Fidget quilts, also called touchy quilts, are used to reduce agitation for patients suffering from dementia. This year, the Busy Hands group at Bethel Christian Reformed Church in Brockville, Ont., made and delivered 23 fidget quilts to Perley and Rideau Veteran’s Health Centre in Ottawa, Ont. The quilts are made of many different textured fabrics and have embellishments such as pockets, zippers, and lace, all of which enable patients to focus their hands and minds through sensory stimulation.
Perley and Rideau Veteran’s Health Centre, which serves over 250 veteran residents and 200 community residents, is one of the largest senior care centers in Ontario. It is respected as a leader in treatment programs for patients with dementia.
Perley Rideau uses fidget quilts as part of its treatment program, but with many dementia patients sharing quilts, they needed more. The Busy Hands group at Bethel agreed to take on the project. “These special quilts help calm patients with dementia, just like the activity mats used for young children,” said Delphine Hasle, development officer at Perley Rideau.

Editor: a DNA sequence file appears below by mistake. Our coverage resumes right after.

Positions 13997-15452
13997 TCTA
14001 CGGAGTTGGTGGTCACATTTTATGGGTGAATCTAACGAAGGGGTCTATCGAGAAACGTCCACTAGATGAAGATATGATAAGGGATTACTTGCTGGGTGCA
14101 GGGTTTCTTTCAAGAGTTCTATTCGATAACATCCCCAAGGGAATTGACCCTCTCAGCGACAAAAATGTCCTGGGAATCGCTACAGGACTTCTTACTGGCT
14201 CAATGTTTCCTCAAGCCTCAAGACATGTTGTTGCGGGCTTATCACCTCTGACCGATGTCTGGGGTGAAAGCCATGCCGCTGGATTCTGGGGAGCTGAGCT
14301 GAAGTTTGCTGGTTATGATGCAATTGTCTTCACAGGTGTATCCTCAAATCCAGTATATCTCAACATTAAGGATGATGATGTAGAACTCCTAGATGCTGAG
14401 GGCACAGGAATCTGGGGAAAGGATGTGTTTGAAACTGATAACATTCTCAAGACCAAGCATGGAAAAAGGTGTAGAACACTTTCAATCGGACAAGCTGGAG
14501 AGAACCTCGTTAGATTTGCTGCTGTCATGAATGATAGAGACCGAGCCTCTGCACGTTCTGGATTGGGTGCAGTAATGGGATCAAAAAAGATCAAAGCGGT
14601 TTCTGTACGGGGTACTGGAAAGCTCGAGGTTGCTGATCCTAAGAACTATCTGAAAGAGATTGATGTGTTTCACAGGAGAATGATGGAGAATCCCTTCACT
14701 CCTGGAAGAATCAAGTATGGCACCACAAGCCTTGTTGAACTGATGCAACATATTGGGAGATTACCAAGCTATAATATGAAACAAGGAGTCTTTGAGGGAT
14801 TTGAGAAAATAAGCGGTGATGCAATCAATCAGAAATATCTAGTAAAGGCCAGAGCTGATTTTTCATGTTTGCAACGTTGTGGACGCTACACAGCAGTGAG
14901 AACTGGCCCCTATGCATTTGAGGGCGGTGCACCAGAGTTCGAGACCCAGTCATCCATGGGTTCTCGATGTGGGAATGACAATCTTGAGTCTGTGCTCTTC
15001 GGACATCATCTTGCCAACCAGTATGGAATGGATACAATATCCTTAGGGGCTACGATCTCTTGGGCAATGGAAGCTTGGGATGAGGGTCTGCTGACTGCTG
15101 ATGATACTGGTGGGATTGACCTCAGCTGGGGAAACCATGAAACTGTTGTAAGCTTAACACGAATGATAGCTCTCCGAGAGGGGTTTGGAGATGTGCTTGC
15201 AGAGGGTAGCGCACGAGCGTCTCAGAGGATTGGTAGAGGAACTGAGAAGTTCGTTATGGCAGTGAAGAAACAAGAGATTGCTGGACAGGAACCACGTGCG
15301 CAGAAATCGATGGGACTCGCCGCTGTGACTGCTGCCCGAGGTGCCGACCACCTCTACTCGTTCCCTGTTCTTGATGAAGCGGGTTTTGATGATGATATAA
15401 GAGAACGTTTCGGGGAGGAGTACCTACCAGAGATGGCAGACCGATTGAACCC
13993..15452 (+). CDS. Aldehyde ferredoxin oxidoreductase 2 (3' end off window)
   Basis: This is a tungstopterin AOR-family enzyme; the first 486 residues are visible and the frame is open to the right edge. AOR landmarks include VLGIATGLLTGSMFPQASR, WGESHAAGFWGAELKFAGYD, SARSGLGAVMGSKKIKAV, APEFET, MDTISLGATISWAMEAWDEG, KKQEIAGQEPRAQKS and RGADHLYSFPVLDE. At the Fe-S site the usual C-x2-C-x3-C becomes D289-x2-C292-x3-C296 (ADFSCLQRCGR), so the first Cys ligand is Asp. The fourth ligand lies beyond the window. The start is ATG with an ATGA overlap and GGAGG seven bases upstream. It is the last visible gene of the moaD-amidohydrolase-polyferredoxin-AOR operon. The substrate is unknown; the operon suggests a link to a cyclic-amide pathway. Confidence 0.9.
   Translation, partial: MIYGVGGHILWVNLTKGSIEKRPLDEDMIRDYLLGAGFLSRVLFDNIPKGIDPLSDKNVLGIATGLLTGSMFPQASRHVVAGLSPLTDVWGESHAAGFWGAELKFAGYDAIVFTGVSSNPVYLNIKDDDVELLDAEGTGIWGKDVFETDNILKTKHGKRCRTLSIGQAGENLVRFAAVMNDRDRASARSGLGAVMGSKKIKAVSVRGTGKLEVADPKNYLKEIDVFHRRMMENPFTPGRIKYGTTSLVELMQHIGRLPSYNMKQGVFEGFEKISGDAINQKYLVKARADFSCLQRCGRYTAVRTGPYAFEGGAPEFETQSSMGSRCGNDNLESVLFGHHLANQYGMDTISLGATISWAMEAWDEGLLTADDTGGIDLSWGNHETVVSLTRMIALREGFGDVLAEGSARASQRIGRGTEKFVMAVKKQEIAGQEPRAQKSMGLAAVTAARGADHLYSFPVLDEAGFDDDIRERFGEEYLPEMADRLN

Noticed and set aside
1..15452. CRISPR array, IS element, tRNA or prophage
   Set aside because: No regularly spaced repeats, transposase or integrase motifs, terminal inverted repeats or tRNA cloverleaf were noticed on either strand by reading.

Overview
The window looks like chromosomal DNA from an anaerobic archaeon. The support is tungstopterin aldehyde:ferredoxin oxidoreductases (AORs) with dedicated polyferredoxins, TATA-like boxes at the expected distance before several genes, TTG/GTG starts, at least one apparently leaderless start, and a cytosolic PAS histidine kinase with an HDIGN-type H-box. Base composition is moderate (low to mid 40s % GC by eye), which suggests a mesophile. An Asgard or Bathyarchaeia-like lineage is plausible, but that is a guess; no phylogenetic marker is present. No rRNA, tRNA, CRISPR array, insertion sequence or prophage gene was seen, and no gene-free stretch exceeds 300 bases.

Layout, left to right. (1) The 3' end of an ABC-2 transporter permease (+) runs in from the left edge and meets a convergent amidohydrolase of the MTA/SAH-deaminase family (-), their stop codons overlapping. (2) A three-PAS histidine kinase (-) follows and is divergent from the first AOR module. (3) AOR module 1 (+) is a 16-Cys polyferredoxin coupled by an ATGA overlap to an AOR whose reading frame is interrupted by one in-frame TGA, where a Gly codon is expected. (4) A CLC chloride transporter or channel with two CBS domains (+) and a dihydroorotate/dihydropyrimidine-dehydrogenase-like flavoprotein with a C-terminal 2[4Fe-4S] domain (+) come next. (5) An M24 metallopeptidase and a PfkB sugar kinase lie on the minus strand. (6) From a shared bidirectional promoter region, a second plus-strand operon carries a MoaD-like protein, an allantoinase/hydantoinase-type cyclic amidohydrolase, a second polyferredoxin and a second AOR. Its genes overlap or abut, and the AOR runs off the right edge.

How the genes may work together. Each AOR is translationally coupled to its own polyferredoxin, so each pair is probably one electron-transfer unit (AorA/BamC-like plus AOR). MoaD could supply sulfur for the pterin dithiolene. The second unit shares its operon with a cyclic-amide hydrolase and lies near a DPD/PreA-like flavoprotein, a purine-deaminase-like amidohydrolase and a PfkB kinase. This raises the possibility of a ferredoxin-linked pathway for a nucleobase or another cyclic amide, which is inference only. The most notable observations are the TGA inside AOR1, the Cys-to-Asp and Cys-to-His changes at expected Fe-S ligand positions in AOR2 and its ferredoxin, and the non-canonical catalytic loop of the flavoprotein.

“[The quilts] are pretty easy to make. If you can sew a straight line, you can make one of these quilts,” said Maggie Sportel, a member of Busy Hands. They held a fundraiser to purchase four more sewing machines and received donations of materials from congregation members and textile shops. The group began sewing the quilts in January and delivered 23 completed quilts to Perley Rideau in May.
“They were very thankful for the quilts. It’s better than using medication to help those who are agitated,” said Busy Hands member Hinke Weima.
Members of Busy Hands have been sewing together for over seven years. They’ve made quilts for church members moving into nursing homes, milk bag mats for Haiti, items for the Canadian Aid for Chernobyl program, baby clothing, and prayer shawls.
About the Author
Krista Dam-VandeKuyt is a member of Kemptville CRC and lives with her family in Burritt’s Rapids, Ontario.